While driving my car last week I happened upon an interview with Stephen Sondheim on the radio. At some point he began to talk about his childhood. He grew up on the upper west side of Manhattan and apparently had a rather unhappy childhood. When his parents divorced he was sent away to the New York Military Academy, a college preparatory school with a military structure. The interviewer suggested that must have been difficult for him. No, Sondheim replied, it was a very good experience. The education was good and the military aspect of the school brought order and discipline to his unstructured life. Learning order was a very valuable lesson which has served him well in life, he said, because after all that's what art is, bringing order to chaos.....
Wednesday, April 14, 2010
Oil on Linen
Image 16 x 19 - Framed 21 x 24
William Merritt Chase and Robert Henri were two of the finest American painters of the early 20th century. Chase was known as a fairly progressive painter. He embraced the ideas of the impressionists which he incorporated into his classical training. Henri agreed with this artistic philosophy and was invited to teach at Chase's New York School of Art. Soon Henri, 25 years younger, began to experiment with some of the radical new thoughts floating about the art world at that time. Gradually the two friends became rival instructors. Chase wanted to hang on to certain principles he thought were important to good painting, Henri was willing to let things go to look more modern. His compositions became more daring, his colors bolder, his effects intense. My paintings generally tend more to Chase's way of thinking but in The Red and the Black I allowed my palette to play in Henri's ashcan school.....
The Painting of the Month is a special offer to my blog readers (click on the image for a larger view). This month The Red and The Black, which retails for $3200, is being made available for $1800 (includes shipping, VT residents add 6% sales tax). To purchase this piece contact me at email@example.com. Payment is by check only please, no credit cards. If you prefer you may make 3 monthly payments. This offer is available for 30 days from the date of this post.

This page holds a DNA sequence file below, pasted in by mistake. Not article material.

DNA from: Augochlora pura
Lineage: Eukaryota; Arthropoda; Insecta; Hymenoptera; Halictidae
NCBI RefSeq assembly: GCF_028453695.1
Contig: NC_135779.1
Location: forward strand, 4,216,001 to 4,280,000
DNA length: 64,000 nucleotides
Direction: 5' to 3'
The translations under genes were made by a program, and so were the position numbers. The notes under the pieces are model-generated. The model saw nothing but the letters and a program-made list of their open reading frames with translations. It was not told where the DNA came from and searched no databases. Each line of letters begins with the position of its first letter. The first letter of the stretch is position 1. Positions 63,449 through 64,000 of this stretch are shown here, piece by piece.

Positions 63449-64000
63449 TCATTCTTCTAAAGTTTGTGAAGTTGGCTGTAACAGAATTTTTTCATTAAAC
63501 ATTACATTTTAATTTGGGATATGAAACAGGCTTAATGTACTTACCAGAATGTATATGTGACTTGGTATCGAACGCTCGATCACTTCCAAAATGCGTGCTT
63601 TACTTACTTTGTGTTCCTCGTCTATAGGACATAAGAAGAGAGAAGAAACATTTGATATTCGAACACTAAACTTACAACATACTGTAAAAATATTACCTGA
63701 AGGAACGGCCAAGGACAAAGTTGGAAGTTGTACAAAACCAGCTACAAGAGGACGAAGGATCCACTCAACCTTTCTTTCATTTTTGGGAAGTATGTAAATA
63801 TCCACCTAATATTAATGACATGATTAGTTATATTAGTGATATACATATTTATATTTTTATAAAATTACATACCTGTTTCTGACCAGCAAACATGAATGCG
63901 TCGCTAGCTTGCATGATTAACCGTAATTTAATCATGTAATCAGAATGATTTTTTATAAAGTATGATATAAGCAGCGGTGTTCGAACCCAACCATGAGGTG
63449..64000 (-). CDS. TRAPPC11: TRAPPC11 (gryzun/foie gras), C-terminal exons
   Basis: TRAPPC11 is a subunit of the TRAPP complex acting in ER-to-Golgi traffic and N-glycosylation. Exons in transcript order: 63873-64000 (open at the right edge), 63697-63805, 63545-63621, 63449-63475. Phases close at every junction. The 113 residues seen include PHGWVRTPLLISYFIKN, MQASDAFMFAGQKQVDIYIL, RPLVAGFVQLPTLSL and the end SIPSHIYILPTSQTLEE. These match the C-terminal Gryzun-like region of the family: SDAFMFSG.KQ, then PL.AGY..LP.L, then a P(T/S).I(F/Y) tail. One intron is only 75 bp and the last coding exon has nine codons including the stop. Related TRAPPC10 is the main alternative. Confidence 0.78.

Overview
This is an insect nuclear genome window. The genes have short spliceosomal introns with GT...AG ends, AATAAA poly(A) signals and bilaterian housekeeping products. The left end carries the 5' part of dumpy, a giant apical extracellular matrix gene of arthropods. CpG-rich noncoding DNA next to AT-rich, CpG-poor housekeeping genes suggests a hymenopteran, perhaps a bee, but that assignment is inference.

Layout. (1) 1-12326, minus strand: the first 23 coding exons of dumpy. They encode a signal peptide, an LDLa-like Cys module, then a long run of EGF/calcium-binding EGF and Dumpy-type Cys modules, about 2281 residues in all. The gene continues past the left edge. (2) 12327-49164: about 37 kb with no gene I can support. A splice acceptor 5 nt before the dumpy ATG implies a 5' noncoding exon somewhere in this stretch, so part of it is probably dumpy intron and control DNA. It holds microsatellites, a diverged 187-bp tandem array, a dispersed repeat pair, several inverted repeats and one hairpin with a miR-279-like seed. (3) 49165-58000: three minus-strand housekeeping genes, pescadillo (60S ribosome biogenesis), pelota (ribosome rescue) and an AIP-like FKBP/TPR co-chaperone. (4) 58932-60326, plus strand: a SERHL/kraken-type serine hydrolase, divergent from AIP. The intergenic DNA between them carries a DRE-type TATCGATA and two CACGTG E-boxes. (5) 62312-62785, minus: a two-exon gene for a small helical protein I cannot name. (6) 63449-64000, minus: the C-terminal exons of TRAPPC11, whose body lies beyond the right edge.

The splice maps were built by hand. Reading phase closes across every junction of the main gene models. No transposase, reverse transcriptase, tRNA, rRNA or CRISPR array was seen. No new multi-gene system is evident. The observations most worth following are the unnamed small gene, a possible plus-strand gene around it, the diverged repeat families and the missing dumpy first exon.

Thursday, April 8, 2010
Artists say the strangest things.
I have a friend, an artist, who is a devout Mormon. He considers work on Sunday sinful, it is supposed to be a day of rest. So when I saw him painting by the side of the road one Sunday I stopped and asked what he was doing. "I'm doing a watercolor" he said. "Isn't that against your religion?" I asked. "Oh, no" he said "oil painting would be wrong, that's my serious work, watercolors are just a hobby."
A friend who was once married to an artist asked me if I painted every day. "Of course" I said "why do you ask?" "Well, I would often come home from work and find that my husband had done no work all day. Once he went four days without doing anything." She was working to support his art so she finally asked him why he hadn't painted. "I wasn't inspired" he replied "you can't expect me to just paint."
When I was a student the League asked me to deliver something to the studio of one of the instructors. I was a big fan of his work so I was anxious to meet him. When he answered the door he was holding a broom. "I hope I'm not disturbing your work" I said. "Oh no, I was just sweeping up" he replied. Then he added "nothing makes me happier than painting yet I do everything I can think of to avoid getting started".....